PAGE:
All the interviews having led to not much enlightenment, the group reconvenes at the tea shop to discuss what to do next. Perhaps they should hold another séance! But with who? Surely Mr. Marino will not be pleased to hear the suggestion. And what if Mr. Genelli shows up again, but causes more trouble than just thumping his wife with a vase?
"If she gets killed, we're in trouble..." - Gerti
After some consideration, the decision is made to hold a practice séance, with just the investigators and Miss Saravelda, in case Mr. Genelli's spirit can be convinced to show up without having to bother his wife in the process. Everyone moves upstairs, and Miss Saravelda goes through the usual spiel about being open to the spirit world. There are some mysterious tapping noises, and some sighings and groanings about the room, that Miss Saravelda indicates are spirits. A spirit indicates by selective tappings that it is here to speak to Tommy, but Tommy denies knowing anyone who's dead now ("Even in the war?") and isn't interested. Another spirit indicates that it is there to speak to Roderick, and spells out its name as "Calvin," the name of the gentleman he had claimed he was thinking of in the first séance. Any message for Mr. Bellesby? "AS EXPECTED" raps the spirit. No one is quite sure what to make of this.
Back downstairs in the tea shop, the occult specialists, upon reflection, think that it might be significant that Julia heard wind - that's often associated with channeling. Maybe she was the real medium? Perhaps she should also be invited to the next séance? Gerti insists that Emil not be invited, as he's obviously the source of the trouble. It's too late at this point to try and arrange another séance for the evening, so most people head home, while the Valiants and Charlie watch the tea shop again. Vito and Paulo again slouch by at around midnight, and wave up at the window Charlie's keeping watch out of.
Eddie wanders around in the Chelsea neighborhood where Mr. Marino and Mrs. Genelli live, watching for Mr. Marino to leave. Eventually, he leaves (from his house, not hers), and Eddie visits Mrs. Genelli to ask if she could come to another séance. She's a bit dubious, but Eddie assures her things will be safer this time, and he hopes that this will be able to resolve things. She is eventually convinced (after a good Persuasion roll by Eddie). When Eddie suggests that she come without Mr. Marino, and tries to determine if this will be a problem, she declares, not without humor, that she is a grown woman and can actually drive herself. Meanwhile, Mr. Bellesby is visiting Julia Pritchard again, in order to convince her that she's really a medium, and to come to the séance as well. She's utterly unconvinced by the former, though she argues with him amusedly for a while as to whose subconscious is hiding what from who, but agrees cheerfully to come to another séance - and bring Emil, who'd love to see more manifestations. Since Mr. Bellesby isn't as convinced as Gerti that Emil's the master villain, he doesn't think to raise any objections to this.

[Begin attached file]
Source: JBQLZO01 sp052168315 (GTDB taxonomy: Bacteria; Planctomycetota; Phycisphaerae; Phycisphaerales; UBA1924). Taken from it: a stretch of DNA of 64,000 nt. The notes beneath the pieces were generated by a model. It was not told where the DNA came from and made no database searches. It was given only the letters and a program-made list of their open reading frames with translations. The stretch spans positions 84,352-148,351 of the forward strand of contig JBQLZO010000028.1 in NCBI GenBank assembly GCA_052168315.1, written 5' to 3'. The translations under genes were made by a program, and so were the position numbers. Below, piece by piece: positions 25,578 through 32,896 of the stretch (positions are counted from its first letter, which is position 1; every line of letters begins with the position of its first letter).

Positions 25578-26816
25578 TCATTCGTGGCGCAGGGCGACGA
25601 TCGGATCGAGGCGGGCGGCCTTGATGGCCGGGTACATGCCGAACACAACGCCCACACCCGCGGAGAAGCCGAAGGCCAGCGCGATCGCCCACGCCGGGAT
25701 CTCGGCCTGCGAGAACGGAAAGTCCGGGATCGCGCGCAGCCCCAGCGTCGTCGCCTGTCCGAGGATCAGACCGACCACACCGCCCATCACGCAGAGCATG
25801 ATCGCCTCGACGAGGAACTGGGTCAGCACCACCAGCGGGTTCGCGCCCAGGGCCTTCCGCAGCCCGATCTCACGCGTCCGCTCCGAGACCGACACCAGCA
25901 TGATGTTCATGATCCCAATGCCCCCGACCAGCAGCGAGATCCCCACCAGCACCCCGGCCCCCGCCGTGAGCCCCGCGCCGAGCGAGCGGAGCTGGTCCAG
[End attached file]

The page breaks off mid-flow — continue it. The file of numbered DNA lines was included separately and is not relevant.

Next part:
The day passes, otherwise mostly uneventfully. Esme goes shopping. Vito and Paulo drop by to mock Charlie at the tea shop, but don't break anything. Eddie searches the tea shop building again, including the shared basement with the yarn shop next door. The only things of note that he discovers are a disassembled dumbwaiter in the basement, and a spot in the kitchen wall that looks like it used to have one but doesn't any more. That spot is underneath one of the hollow spaces in the walls upstairs. However, more rapping around with long sticks doesn't find anything any more suspicious.
The third séance is held. Miss Saravelda begins her standard lecture, but shortly thereafter the candles go out.
There's a whisper from nowhere: "Maria"
Mrs. Genelli, tremulously: "Tony?"
A crashing rending noise from the outer edges of the room.
Miss Saravelda: "Go towards the light, Tony, dear."
The whisper again, more anguished: "Maria!"
Suddenly, the outside window shatters! Mr. Bellesby declares that both of the spirits have fled, and the séance is deemed, somewhat haphazardly, to be over. Mrs. Genelli is weeping, but those with psych rolls think it's more cathartic than anything else. She quickly leaves, declining escort. When the lights in the room are turned up, in addition to the broken window (which seems to have dropped pieces of glass in both directions), there is a section of wall which has been torn open, revealing what looks like nothing so much as a mangled bagpipe, hanging in a hidden compartment in the wall. Miss Saravelda quickly pulls the curtain over it again and hurries everyone downstairs.
Mr. Bellesby states that there were two spirits present, and a quick poll of who was thinking of who discerns that there were about three people each thinking of Houdini and Tony Genelli. Everyone nods knowingly, and Emil is beyond excitement at the thought that Houdini did show up at a séance he attended!